Spring on the farm is beyond our expectations. The kid goats are an unbelieveable delight, our pastures are greening up, Anabelle is giving us milk, and the garden is already yielding a few treats. We are really having a blast.
Jasmine and Julia are 5 weeks old now, they are growing up so fast. They are each around 15 lbs now, which is 3 times their weight at birth. Julia is still slightly smaller than her sister. They move freely around the barnyard, they are still small enough to get through the various gates and openings in the stalls. But they never go too far from their mother, Anabelle.
Jasmine and Julia will climb onto anything. They actually love to climb onto people, then they have a head butting match to see who is allowed to stay up there. It's a wonder to experience.
The chickens range freely around the farm, and even take trips to the neighbor's yard occasionally. There are 10 hens and 2 roosters, egg production has been all over the map recently, from 5 to 10 per day. We lock them up in the chicken coop at night and don't let them out until 8 or 9 in the morning, primarily to keep the noise down in the wee hours. I feed them very little right now, they are getting most of their food from pecking at the ground and such. When they are feeding on fresh grass, the egg yolks are unbelieveably bright in color.
We incubated our first batch of chicks from eggs made on the farm. The first hatch was 16 chicks, most of them went to Sandy and David's CSA farm. I have another batch due to hatch in a few days, these will also go to other farms.
Milking is kind of a trick to pull off. Ana is very jumpy and will only let you milk her while she is eating grain. (this is pretty normal for goats) So we lock her in the stancion and she munches on grain while we milk her. Trouble is, she eats incredibly fast and starts kicking as soon as the grain is gone. I have been trying various systems to stretch out the grain as long as possible (she can't eat too much, it's bad for her stomachs and such), so far the only solution has been for one of us to stand in front of her and dribble it out in bits. But it's essential, no amount of locking her down will keep her still once the grain is gone.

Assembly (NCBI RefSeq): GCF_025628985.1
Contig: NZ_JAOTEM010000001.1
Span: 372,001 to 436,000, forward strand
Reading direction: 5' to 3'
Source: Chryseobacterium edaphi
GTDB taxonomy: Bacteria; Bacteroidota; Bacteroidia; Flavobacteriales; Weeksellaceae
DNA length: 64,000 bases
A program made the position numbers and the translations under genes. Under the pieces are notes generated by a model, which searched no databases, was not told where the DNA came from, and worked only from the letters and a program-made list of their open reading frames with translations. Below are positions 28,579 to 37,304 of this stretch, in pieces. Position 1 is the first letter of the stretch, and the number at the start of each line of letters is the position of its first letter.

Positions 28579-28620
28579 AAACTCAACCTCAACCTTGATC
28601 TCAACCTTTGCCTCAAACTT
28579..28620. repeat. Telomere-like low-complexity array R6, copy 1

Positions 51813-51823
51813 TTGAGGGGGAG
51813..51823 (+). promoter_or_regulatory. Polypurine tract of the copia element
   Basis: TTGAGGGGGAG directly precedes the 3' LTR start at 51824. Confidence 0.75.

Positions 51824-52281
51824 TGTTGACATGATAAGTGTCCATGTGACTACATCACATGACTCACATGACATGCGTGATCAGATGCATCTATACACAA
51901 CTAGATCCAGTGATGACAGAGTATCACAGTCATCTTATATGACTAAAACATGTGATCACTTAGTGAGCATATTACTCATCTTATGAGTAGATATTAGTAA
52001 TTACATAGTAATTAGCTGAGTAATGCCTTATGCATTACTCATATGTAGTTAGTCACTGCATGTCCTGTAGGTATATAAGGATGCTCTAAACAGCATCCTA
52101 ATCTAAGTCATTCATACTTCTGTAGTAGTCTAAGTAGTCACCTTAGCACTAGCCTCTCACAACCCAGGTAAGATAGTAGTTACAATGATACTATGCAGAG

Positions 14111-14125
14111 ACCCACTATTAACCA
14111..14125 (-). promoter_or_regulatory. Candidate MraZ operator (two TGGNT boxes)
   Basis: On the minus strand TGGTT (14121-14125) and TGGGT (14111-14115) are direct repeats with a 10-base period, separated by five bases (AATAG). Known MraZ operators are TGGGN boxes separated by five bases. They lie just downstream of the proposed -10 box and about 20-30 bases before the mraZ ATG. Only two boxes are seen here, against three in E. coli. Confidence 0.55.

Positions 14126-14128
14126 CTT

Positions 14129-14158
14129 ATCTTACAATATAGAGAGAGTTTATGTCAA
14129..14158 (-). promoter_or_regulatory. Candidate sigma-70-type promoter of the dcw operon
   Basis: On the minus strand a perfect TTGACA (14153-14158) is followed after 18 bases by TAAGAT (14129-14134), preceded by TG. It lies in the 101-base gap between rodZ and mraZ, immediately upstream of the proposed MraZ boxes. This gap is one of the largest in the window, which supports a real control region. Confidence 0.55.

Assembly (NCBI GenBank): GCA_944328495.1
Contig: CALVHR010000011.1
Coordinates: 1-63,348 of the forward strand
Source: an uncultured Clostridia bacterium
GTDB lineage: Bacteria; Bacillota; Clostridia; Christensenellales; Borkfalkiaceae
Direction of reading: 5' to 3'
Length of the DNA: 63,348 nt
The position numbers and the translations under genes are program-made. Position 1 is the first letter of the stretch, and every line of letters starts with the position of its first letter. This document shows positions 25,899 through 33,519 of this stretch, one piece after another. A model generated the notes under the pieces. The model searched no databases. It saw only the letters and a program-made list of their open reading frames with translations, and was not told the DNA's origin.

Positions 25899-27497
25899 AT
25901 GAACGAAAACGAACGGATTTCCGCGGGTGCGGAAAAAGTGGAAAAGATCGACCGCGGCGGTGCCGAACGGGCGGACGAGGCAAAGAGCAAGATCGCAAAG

Maria has done most of the actual milking, I have only just gotten the trick of it. You can't just squeeze the teat, nothing will happen. You have to pinch off the top (to keep the milk from squirting back up into the udder), then aim the thing and squeeze the milk out of the teat. Then repeat a thousand times, keeping your focus while Jasmine and Julia run about and even stand on your shoulders. We are not keeping the kids away from her at all, so Ana does not have too much milk to share. We have been miking for about a week and so far the best yield has been about 2 cups worth, milking once per day. Peek milk production for a goat is supposed to be 2 months after birth, which is 3 weeks away. Hopefully as her natural production increases and the kids are weaned, we will have enough to make goat cheese. yeah!
We sheared Simon and Nigel a couple weeks ago. This was a really strenuous job. They were both very squirmy, and it's easy to cut them if the shears aren't held just right. We saved all the wool, but it would not be useful for spinning due to the many double cuts while shearing. But at least they are prepared for the warm weather ahead.
I am hard at work on fencing, we have only one secure mud lot right now, but I am close to completing a 1 acre grazing area that comes right up to the house. We are already grazing them in this area (with supervision), they are getting probably 75% of their food intake from grazing now. In a couple of weeks it will be 100%. Already everyone is showing signs of putting on weight. We think the natural diet contributes to Anabelle's milk quality, which is superb. There is not a hint of "goatiness" or anything about the milk which is objectionable. It is sweet and pleasant tasting, top-notch stuff.
I have planted 200 trees this spring on the property (oaks, maples, some pine, elderberry, serviceberry, and a small plum orchard), completed my Master Gardening training, planted 5000 square feet of prairie, cut down innumerable buckthorn, and pulled up every honeysuckle I come across. Lots of progress, much more left to do!
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